One of the key misconceptions with popular self-help advice is the idea we ought to “be ourselves” or, even worse, “unleash our true or real self.”
First, there is no real self. As Aristotle noted, we are what we repeatedly do, and that’s the end of the story. Everything else happens inside our minds and is only interesting if you care about metaphysical ruminations.
Second, what we think of ourselves is of limited importance compared to what others think of us. Our success is always a function of the impressions we make on others throughout our lives. It is not whether you think you are great that matters, but whether others believe it or not.
Lastly, scientific research dating back to 1999 has shown most people have a rather distorted view of themselves, mostly because they are not as good as they think they are. Every brutal dictator this world has seen tended to see himself—yes, dictators were usually men—as some sort of moral crusader or savior of humanity. It is feasible to suggest that they were being their true or real self, too.
There is a much more sensible—yet largely neglected—view of change, which still predicates self-improvement though focusing less on one’s own thoughts and feelings to prioritize instead how others think and feel about us. This other-centric perspective of change may appear superficial at first because it is based mostly on appearance and impressions. It also seems somewhat cruel and conformist because it makes us much more dependent on others. Additionally, it defies the cliché that we should not worry about what people think of us.
Yet, this alternative perspective is inherently more prosocial and less self-centered. No form of civilization would be sustainable unless we cared about what others think of us and adjusted our behavior to make a positive impact on others. Even if our ultimate motivation may be selfish, it’s human nature to get others to like or rate us more.
Thus, the goal of any self-coaching intervention should be to improve one’s reputation. Get others to see you in a more positive light, or as the person you aspire to be. This involves three simple steps, which contribute to a dynamic change cycle that concludes only when you don’t want to improve further.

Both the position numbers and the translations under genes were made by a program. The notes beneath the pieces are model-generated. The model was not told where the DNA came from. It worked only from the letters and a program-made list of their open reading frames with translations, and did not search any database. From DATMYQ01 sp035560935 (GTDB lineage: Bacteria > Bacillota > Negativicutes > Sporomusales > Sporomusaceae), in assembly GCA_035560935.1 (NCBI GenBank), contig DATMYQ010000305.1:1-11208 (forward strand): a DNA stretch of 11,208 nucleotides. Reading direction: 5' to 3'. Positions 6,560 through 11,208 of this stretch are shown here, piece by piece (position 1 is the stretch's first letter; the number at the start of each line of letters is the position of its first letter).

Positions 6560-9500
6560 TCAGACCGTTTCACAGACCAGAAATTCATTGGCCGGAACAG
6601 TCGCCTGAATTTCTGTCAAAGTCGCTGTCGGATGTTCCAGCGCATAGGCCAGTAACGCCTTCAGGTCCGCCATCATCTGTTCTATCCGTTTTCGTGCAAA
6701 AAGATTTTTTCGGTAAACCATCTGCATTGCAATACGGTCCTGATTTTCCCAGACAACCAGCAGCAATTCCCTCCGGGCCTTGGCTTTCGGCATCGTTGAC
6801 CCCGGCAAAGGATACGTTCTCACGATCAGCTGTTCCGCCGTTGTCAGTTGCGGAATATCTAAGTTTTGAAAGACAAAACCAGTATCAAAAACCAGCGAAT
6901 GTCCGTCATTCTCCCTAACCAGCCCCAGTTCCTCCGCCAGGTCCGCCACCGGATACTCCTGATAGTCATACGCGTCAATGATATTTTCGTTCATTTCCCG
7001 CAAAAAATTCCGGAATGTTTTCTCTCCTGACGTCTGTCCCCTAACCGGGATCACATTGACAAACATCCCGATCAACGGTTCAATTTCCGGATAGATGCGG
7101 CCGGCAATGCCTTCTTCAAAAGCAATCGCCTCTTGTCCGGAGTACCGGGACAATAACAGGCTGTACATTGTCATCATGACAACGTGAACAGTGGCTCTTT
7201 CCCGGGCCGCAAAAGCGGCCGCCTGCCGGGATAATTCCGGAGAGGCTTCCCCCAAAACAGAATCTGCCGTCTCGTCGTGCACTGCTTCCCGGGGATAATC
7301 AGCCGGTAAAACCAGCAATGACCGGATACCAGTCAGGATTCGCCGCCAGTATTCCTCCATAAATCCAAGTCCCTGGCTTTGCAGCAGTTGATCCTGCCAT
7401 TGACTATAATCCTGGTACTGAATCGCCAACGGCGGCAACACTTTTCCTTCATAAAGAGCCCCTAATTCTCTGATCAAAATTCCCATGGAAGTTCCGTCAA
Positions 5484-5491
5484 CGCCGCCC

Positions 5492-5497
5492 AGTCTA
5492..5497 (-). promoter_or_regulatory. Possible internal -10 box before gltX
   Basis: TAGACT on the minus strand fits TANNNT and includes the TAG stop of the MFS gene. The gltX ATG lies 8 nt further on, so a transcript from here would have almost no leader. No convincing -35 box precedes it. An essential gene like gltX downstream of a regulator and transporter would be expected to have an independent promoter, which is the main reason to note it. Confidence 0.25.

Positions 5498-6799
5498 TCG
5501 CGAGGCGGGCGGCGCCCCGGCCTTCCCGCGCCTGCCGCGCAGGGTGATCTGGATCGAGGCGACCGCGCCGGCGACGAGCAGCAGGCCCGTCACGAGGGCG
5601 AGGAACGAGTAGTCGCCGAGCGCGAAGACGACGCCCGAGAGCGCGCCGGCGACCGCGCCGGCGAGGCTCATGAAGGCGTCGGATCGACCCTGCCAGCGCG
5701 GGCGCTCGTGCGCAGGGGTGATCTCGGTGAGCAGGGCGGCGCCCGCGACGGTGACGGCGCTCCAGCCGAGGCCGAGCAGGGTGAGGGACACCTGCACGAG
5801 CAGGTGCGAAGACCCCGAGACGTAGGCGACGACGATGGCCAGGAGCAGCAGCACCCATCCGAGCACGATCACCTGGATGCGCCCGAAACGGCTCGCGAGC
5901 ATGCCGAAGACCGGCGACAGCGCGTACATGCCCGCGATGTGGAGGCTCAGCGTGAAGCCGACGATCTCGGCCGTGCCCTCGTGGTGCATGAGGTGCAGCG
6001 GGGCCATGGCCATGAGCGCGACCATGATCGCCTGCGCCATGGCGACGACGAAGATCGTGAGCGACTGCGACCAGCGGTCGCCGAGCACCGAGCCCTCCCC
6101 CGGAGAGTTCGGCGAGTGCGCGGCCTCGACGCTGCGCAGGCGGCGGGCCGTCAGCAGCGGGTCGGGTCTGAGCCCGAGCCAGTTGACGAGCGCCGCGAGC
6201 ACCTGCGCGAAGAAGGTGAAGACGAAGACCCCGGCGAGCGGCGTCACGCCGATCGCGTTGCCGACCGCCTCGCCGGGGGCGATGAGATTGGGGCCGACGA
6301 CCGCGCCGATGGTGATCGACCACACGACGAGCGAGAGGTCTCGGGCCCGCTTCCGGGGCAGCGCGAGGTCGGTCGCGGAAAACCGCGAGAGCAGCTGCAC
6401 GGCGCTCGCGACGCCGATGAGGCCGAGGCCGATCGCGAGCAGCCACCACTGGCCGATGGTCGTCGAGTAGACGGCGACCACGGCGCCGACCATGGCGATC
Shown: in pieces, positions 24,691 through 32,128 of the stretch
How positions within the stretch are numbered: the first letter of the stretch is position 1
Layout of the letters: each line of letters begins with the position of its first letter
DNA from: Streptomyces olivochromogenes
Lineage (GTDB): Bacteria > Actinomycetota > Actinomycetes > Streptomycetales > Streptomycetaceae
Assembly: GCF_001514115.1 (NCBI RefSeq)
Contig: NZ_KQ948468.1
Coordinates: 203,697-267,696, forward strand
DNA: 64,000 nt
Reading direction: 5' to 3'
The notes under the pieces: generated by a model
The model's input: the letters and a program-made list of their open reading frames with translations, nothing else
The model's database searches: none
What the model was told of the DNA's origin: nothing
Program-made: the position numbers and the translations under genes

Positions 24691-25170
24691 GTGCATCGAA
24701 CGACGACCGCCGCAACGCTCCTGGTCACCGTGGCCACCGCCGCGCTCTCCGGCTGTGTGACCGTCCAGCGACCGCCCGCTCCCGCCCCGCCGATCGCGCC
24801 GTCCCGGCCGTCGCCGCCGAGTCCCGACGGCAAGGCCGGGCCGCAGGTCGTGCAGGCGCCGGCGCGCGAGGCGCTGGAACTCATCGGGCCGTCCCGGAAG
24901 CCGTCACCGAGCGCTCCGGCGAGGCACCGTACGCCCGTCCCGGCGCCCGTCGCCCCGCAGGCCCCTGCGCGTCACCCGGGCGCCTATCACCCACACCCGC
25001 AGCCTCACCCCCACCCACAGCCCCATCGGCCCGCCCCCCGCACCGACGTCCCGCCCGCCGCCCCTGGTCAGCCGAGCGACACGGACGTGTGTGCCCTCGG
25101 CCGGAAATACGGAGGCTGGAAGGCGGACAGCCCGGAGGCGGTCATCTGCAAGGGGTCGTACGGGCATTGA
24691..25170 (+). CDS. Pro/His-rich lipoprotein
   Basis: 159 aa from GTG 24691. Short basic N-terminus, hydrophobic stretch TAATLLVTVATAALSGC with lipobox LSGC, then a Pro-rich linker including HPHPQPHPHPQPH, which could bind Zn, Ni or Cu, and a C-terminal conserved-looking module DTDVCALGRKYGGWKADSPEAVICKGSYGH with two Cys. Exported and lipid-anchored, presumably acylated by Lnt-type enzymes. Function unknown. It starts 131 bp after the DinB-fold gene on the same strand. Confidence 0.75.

This first step is critical to close the gap between how you view yourself and reality—or, how other people see you. It requires identifying key blind spots between the person you think you are and the person others think you are. Although humans in the Western world are pre-programmed to seek positive feedback and react more to compliments than criticisms, the most helpful form of feedback we can gather is negative feedback—critical and honest reports on our weaknesses and developmental opportunities.
This type of feedback is not just hard to request, it is also hard to provide—most people are too conflict averse or politically correct to tell us what we are doing wrong. Ironically, this is harming rather than helping us. You can ease their task by asking—particularly people whose judgment and expertise you admire—what you could do better.
One of the reasons why change interventions fail is that they are overly ambitious. People want a personality transplant, but even New Year’s resolutions tend to be broken within the first month. The key to managing self-change is to aim small. Target tiny habits and keep your list short—two or three behaviors would do.
Also, remember that change involves two types of behaviors—those you want to stop and those you need to start. Stop doing counterproductive things, and start doing productive things. There will be certain behaviors you will want to maintain because they contribute to your current effectiveness. This approach is summarized by the “stop doing, keep doing, and start doing” formula.
Evaluate the success of your self-intervention as the final step. Has change actually happened? You find out only by requesting feedback from others again. Ideally, you would consult the same group of people and try to get as many impressions as you gathered the first time. People will not always agree, but they will have some common views. Those are the once you should focus on.
Much like with your initial request of feedback you must make it easy for others to provide negative feedback and criticism. Instead of asking whether you have improved, ask for specific evidence that you actually got better. Be skeptical and your own worst critic, without indulging in fake self-deprecation.
The third step will lead to a repeat of the second step for as long as you are interested in improving. One of the key differences between extremely successful people and the rest is that they are able to remain dissatisfied with their accomplishment, including self-change. Ultimately, the main goal is to keep improving, and that will require judging yourself against more talented and successful people to raise your own bar, and getting feedback from people who are more and more impressive, as well as harder to impress. Most people rise to the level of their own incompetence, but at the same time, everyone can control what that level actually is.